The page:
Perhaps the core of Luther, the 1961 play by John Osborne, can be found midway through the play in a scene set on the steps of Castle Church in Wittenberg. It is October 31, 1517, and the monk-theologian has nailed his 95 theses to the church door.
In the sermon that follows and takes up the entire scene, Luther rails against all the magical aspects of Christian belief, such as relics and indulgences, and tells his listeners:
For you must be made to know that there’s no security, no security at all, either in indulgences, holy busywork or anywhere in this world. It came to me while I was in my tower, what they call the monk’s sweathouse, the jakes, the john, or whatever you are pleased to call it….And I sat on my heap of pain until the words emerged and opened out. “The just shall live by faith.” My pain vanished, my bowels flushed, and I could get up.
Throughout Osborne’s drama, Luther complains often about the sensitivity of his bowels and shows a willingness, even glee, to employ excretory metaphors for those he disagrees with — such as his father who, he says, is as contented as “a hog wallowing in its own crap.”
But it’s the church hierarchy wearing beautiful robes and living amid gold and jewels, who are the main targets of his verbal dung-throwing.
Under attack from the Vatican, Luther says, “If I break wind in Wittenberg, they might smell it in Rome.” An official document from the Pope “has come to me from a latrine called Rome.” Leo X, the Pope, is “an over-indulged jakes’ attendant to Satan himself, a glittering worm in excrement.”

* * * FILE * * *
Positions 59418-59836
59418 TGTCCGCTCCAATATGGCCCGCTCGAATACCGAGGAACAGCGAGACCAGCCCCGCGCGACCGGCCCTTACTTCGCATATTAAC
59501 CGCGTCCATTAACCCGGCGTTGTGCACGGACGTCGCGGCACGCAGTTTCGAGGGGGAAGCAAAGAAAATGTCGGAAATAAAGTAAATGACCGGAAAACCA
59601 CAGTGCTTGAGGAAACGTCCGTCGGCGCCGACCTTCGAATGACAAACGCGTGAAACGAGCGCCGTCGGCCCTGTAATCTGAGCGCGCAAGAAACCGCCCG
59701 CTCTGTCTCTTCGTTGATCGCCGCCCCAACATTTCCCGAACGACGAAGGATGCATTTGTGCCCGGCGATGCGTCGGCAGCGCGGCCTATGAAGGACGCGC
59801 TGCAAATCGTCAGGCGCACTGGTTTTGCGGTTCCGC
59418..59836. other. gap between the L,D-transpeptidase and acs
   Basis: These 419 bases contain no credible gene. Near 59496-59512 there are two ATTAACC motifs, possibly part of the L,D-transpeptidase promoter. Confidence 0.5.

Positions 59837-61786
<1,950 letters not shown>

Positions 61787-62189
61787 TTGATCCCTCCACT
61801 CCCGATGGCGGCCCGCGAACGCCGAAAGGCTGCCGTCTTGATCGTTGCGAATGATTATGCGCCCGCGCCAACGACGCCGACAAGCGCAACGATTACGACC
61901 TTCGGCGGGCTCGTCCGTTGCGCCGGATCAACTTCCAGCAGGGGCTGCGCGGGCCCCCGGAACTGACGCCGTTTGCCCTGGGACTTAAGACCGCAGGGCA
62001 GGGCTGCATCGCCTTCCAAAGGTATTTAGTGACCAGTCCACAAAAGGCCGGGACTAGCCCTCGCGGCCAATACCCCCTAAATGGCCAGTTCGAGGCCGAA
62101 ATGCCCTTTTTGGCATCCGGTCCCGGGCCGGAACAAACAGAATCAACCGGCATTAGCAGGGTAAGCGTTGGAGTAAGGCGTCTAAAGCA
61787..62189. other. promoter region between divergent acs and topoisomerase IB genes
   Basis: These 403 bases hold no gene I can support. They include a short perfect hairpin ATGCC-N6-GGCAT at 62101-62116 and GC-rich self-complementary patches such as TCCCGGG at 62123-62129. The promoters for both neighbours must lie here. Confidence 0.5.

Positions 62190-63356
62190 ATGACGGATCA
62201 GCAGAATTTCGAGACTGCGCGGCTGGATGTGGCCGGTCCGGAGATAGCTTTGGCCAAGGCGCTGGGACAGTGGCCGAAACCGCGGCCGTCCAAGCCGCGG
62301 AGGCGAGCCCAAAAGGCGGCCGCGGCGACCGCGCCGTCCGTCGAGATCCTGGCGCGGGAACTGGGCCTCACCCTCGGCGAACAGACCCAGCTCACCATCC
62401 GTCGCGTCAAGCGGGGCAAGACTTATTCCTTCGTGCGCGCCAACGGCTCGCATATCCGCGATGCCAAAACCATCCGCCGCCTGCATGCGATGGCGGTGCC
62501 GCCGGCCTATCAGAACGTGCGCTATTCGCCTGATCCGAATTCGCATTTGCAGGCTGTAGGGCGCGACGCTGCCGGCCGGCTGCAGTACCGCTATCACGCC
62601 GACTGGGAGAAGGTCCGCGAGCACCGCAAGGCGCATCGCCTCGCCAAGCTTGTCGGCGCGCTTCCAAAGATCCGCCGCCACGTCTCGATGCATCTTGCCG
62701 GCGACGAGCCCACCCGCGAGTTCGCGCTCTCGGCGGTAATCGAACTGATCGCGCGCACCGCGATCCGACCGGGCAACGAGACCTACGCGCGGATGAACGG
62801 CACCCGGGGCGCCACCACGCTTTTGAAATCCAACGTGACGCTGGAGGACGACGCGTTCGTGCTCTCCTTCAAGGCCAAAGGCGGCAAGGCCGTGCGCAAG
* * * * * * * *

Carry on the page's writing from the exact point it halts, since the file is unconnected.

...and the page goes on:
Not exactly the best way to win friends and influence people.
Yet, Luther uses such language not just against his enemies, but also against himself as well. He is, he says, “like a ripe stool in the world’s straining anus.”
Luther’s theology is born out of his own fear and hate and confusion and ego and, yes, the pain of constipation. Life is an emotional chaos for him, and he latches on, for dear life, to an idea that changes Western civilization — that the just shall live, not by works, not by the actions of themselves or other people, but only by faith.
“Oh, God! Oh, God! Oh, thou my God, my God, help me against the reason and wisdom of the world.”
Luther’s father dismisses him as “a young man, learned and full of life,….abusing his youth with fear and humiliation…You’re running away and you can’t help it.” The Pope’s emissary calls him “a man struggling for certainty, struggling insanely like a man in a fit, an animal trapped to the bone with doubt.”
Without question, Luther isn’t running away. And, without question, he is filled with doubt.
“Went off in us”
Luther is a difficult messenger to accept, but his message cannot be ignored. A character known as Knight, an observer of much of the action, describes Luther when he appeared at the Diet of Worms in 1521 to defend himself:
His scalp looked blotchy and itchy, and you felt sure, just looking at him, that his body must be permanently sour and white all over, even whiter than his face and like a millstone to touch. He’d sweated so much by the time he’d finished, I could smell every inch of him even from where I was. But he fizzed like a hot spark in a trail of gunpowder going off in us, that dowdy monk, he went off in us, and nothing could stop it….